Every now and again, there is a trend (I'll not specify fashion or interiors as one does tend to spill into another and vice versa), that bubbles away gently and seems to last. I came across one of my favourite photos of one of my favourite stencils recently and was reminded of this.
photo:The Stencil Library
It is part of the "art jumping off the canvas and landing on just about everything else" theme. This one is all about brushstrokes: bold, random, dribbled, scribbled, fun, splattered, painterly, arty. There is something so playful about it and I love it especially when it pops up in unexpected places and in unexpected sizes. For some reason there is something a little bit naughty about it (does this hark back to childhood where I imagine just about every one of us got into trouble for painting where we shouldn't at least once - who wanted to stay on a small piece of paper when furniture, walls and floors beckoned). I love the informal abstract and bold look especially when mixed with something more traditional. There is about to be a big Abstract Expressionist exhibition at the Royal Academy (starts Sept 24th) so maybe now is a good time to dip our toe into this look. I think there will be a lot more to say on the subject.
The wall is stencilled with our MD41 Paint Splatter stencil in the large size (it somes in 4 sizes). It is a gorgeous stencil and so easy to use (much easier than trying to throw paint around in a decorative fashion, believe me). You can layer it, use as few or as many colours as you like. I haven't used this in my own home yet, but am biding my time and will find a place be it walls or fabrics. Here it is done in very subtle tone on tone colours on the wall so it almost a texture. It is enhanced by being offset by traditional accessories and prints. The botanical prints are stuck directly on the wall within our CPR6 Print Room frames stencils (which is a historical art - something the Georgians were particularly fond of). This is why I love this so much. You see the prints first and it is very stately home and almost regal and then you realise that the walls are covered in paint splatter. Tongue firmly in cheek!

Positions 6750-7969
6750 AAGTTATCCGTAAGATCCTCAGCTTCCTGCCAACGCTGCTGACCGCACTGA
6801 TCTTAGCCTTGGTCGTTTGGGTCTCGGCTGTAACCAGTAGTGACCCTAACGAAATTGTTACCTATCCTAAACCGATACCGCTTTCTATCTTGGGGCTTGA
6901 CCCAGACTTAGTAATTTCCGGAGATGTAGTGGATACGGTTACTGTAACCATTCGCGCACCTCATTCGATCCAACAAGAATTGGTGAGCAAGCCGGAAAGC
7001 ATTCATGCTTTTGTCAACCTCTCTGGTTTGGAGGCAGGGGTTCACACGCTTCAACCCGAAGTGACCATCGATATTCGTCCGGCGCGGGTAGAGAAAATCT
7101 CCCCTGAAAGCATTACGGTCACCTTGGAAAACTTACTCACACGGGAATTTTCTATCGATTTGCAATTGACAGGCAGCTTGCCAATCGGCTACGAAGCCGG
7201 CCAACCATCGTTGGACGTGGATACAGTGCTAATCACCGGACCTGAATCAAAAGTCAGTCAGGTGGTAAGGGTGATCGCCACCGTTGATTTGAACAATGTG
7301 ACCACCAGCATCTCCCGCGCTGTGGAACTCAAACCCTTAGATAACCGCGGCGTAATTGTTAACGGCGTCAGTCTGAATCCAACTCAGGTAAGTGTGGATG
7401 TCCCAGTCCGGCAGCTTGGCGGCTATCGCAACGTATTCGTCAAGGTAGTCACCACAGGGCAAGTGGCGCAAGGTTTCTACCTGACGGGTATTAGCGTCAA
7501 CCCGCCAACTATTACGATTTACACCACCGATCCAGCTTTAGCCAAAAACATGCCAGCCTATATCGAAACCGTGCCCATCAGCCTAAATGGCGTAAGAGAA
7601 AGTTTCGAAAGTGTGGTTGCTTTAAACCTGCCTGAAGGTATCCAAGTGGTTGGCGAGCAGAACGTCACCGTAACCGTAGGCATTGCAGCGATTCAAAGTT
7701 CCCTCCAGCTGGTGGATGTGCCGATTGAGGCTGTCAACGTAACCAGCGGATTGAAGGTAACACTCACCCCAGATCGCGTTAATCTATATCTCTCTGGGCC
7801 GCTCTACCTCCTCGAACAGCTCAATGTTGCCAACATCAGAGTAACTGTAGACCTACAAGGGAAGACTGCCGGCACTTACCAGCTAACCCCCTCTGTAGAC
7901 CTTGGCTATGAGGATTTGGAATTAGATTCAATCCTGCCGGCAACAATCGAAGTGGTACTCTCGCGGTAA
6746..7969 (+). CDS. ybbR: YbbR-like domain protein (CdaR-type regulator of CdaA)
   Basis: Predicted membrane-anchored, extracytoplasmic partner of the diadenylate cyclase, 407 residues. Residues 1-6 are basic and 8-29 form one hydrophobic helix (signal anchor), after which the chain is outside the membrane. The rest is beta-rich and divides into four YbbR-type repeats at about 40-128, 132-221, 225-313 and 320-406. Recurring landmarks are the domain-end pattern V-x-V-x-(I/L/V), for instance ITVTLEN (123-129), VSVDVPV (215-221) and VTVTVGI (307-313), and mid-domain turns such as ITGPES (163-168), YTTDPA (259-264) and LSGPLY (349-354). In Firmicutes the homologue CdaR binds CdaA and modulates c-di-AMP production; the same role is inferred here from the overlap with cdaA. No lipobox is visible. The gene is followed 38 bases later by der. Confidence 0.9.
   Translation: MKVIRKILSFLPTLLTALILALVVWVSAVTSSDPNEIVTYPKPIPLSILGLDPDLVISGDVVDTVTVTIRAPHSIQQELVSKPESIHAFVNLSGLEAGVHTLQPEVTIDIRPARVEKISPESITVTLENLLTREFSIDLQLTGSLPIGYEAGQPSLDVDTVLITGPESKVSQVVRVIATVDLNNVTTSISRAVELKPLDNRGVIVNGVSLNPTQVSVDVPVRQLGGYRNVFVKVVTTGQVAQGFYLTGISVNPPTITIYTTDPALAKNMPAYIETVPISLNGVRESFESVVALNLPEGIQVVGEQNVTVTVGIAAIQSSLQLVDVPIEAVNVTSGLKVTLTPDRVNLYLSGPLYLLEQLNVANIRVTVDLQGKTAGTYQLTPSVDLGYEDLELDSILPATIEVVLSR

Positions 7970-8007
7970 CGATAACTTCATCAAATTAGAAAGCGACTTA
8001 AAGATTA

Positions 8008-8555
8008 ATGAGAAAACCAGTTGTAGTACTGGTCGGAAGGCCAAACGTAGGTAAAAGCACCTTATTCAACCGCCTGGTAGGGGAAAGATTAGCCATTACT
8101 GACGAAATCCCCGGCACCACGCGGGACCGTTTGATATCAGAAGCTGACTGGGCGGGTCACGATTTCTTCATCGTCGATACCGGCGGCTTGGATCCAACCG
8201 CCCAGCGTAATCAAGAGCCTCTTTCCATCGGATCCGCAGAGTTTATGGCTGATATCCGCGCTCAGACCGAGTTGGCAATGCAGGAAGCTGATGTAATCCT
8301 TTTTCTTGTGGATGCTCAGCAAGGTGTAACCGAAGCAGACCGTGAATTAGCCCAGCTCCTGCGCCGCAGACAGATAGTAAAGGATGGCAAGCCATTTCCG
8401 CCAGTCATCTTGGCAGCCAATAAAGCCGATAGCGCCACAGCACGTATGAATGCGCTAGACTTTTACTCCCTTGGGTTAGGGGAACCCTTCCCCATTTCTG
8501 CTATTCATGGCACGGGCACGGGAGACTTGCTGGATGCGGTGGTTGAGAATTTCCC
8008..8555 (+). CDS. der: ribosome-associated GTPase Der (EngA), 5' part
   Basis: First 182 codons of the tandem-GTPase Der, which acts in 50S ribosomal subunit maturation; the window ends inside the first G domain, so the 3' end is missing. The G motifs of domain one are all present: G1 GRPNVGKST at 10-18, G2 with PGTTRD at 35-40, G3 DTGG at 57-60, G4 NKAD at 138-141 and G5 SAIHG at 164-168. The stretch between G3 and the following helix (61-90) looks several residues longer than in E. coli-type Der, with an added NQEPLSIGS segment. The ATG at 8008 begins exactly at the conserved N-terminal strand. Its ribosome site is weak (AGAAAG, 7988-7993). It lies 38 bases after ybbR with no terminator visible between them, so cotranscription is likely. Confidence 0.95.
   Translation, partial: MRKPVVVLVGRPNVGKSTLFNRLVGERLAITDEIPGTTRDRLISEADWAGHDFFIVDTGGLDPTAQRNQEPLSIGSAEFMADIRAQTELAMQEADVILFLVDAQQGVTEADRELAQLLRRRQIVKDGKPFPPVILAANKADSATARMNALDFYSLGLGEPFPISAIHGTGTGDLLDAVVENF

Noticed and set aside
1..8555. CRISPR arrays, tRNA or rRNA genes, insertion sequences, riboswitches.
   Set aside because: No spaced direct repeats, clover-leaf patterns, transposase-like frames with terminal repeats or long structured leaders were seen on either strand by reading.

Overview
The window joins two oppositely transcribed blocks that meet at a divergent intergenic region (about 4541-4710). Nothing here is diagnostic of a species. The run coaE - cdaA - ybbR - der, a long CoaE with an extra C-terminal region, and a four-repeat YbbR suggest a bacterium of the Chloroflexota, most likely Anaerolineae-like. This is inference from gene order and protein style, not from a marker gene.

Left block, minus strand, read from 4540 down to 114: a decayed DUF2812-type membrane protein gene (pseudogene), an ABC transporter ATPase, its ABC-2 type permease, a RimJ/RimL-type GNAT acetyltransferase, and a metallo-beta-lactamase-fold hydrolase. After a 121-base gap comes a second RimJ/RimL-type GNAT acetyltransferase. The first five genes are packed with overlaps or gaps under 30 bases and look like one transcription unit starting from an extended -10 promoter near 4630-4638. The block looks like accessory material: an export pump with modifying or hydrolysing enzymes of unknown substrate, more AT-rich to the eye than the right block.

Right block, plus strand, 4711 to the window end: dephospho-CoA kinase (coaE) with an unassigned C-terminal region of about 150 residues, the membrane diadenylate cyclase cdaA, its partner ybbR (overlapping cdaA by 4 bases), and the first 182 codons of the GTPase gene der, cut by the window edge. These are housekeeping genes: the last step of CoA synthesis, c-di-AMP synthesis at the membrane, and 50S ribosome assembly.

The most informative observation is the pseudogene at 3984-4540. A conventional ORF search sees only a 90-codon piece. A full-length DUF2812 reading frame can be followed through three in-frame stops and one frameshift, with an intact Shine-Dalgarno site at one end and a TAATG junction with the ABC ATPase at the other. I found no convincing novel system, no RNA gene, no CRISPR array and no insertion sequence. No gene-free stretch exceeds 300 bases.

Kelly Wearstler, designer extraordinaire, decorated her hallway in her own bold paintstroke wallpaper here. Again, the hall looks quite grand with its sweeping curved staircase, but the paper looks like her kids have scribbled on the walls, giant size. It somehow manages to look both artfully serious and yet fun.
photo: Bjorn Wallander for Elle Decor
This is one of her rugs. At first glance, this is a quiet, classy library/study until you realise that the carpet is covered with giant ink splats. A perfect way to make sure the space is not too serious.
photo: Susi Bellamy
Artist Susi Bellamy started first on canvas but then decided some of her paintings would look good on cushions. Cushions can be moved about easily and can change the look of a room in an instant. These cushions are bold and bright and look amazing when offsetting antique furniture. But they also look fantastic when providing an injection of colour into a pale modern interior. Her floor cushions, at 1 metre square, are nothing short of amazing.
Cole & Son's Strand wallpaper comes in a few colourways, but I must admit, I am rather fond of this rich emerald green and gold combination. This is such a wonderful variation on a traditional (sorry, there is that word again) stripe paper.
I don't know where this photo came from, but I want this chair. This epitomises my favourite theme of mixing the old with the new. It is a piece of art and would look amazing in most interiors. The fabric is Pierre Frey's aptly named "Arty" fabric.
There are a few more brushstroke stencils we have in our range. I like them all and am dying to use them one day:
VN37 Scribble stencil from our Vintage range
VN16 Stipple stencil from our Vintage range
MD43 Brushstrokes stencil from our Modern Design range.